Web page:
Wills and Estates Update – Notaries, Trusts and Probate

In a recent case heard before the Supreme Court of British Columbia, The Law Society of British Columbia v. MacDonald, 2013 BCSC 1204, the court provided helpful guidance on the scope of wills and estates services which notaries in British Columbia may provide in accordance with the Notaries Act.

It is well established in B.C. that notaries may not draft wills which create trusts where the beneficiaries receive their entitlement after the age of majority (Re Horvath, [2000] B.C.J. No. 169 (S.C.). It is also well established that notaries may not prepare applications to probate a will (see Gravelle  57 B.C.L.R. (3d) 388 (S.C.) aff’d 2001 BCCA 383).

In MacDonald, the notary had drafted a will creating a life estate and had assisted in probate matters for her clients.

Concerning her drafting of a life estate, the notary advised that in future she would make use of certain life estate clauses that had been provided to her at a presentation for notaries prepared by lawyers which she believed complied with s. 18 of the Notaries Act.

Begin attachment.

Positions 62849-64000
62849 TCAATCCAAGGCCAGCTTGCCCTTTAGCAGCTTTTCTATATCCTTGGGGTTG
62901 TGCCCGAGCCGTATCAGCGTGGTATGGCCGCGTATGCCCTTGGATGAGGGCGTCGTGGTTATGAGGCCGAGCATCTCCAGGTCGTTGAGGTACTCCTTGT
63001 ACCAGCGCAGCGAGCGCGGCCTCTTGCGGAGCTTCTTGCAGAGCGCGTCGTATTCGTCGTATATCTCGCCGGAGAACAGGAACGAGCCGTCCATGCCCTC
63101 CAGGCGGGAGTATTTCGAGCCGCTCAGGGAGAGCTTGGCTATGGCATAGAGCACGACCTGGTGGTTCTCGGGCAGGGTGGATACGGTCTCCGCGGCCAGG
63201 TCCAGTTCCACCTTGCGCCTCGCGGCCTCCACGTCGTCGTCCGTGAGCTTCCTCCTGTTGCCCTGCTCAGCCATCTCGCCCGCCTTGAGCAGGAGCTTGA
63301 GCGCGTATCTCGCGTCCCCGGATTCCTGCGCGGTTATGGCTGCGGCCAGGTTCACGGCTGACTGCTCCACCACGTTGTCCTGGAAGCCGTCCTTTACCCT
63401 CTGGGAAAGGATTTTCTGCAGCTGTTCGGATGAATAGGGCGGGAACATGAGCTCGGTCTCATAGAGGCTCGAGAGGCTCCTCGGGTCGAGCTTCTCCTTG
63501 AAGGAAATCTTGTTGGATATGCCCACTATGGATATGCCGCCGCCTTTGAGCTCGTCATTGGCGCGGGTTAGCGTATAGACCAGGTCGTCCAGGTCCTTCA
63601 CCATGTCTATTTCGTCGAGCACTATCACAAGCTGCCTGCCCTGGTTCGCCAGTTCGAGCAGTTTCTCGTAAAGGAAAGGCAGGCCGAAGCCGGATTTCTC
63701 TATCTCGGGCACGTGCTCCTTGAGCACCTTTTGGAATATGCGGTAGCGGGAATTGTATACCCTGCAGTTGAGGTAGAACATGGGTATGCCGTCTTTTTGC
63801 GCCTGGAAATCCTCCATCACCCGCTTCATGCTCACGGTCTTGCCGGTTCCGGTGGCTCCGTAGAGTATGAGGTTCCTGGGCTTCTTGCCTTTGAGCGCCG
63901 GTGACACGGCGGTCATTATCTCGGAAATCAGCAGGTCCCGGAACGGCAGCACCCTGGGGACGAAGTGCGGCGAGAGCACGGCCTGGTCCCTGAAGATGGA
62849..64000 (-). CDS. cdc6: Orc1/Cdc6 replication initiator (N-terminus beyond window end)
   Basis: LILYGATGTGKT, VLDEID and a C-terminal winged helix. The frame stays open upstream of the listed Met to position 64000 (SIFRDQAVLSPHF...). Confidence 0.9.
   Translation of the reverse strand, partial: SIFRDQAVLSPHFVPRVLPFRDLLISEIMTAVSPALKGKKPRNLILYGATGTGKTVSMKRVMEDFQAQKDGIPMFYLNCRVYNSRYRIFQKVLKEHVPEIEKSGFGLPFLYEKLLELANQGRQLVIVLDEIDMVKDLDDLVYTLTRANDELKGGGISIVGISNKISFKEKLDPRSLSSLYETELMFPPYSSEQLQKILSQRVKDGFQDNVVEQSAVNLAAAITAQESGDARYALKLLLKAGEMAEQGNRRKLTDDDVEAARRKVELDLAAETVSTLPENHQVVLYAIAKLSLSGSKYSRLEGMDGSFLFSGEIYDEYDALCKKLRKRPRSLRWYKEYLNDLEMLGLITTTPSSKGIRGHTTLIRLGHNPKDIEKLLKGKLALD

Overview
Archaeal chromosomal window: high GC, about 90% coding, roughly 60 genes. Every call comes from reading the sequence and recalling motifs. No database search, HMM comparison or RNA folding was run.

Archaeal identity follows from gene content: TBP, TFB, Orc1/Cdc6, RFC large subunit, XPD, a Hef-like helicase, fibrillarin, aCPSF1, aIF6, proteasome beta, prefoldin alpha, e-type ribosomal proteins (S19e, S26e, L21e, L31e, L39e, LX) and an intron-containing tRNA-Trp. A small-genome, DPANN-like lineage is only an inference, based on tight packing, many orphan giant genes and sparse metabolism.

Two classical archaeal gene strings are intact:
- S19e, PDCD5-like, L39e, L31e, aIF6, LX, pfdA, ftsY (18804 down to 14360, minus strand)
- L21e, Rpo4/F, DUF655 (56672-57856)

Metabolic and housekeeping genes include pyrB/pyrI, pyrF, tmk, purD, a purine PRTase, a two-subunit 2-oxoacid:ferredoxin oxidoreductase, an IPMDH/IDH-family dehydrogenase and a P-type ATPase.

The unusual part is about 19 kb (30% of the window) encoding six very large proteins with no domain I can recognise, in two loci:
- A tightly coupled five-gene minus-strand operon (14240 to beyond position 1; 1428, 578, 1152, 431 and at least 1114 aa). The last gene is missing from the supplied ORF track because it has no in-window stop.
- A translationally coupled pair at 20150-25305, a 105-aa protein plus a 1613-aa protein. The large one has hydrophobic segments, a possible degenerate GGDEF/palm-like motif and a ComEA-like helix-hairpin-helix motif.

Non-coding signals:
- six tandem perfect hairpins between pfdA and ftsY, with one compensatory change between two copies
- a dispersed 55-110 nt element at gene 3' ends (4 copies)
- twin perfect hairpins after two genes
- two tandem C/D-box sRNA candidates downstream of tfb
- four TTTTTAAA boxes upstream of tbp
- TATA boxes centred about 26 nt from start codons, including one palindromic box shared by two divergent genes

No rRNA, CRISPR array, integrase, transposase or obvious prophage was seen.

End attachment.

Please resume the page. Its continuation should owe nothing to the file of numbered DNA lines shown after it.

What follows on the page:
In both instances, the court found the Notary to be engaged in the practice of law and therefore in contravention of the Legal Profession Act.

What lessons can be taken from this ruling for notaries?

1.                   Notaries cannot draft wills which create trusts where the beneficiaries receive their entitlement after the age of majority. A Life Estate is a form of trust which usually vests in beneficiaries after the age of majority. Notaries should refrain from drafting wills that contain Life Estates unless they are certain that such drafting complies with Subsection 18(b) of the Notaries Act.

2.                   Notaries cannot provide legal advice regarding obtaining grants of probate or letters of administration or advise on disputes relating thereto for their clients.

If you have questions about trusts, life estates, or matters relating to estate administration, please feel free to contact one of the lawyers in our Wealth Preservation + Estate Litigation Practice Group.

Special thanks to David Watts, Notary Public for his assistance in preparing this blog.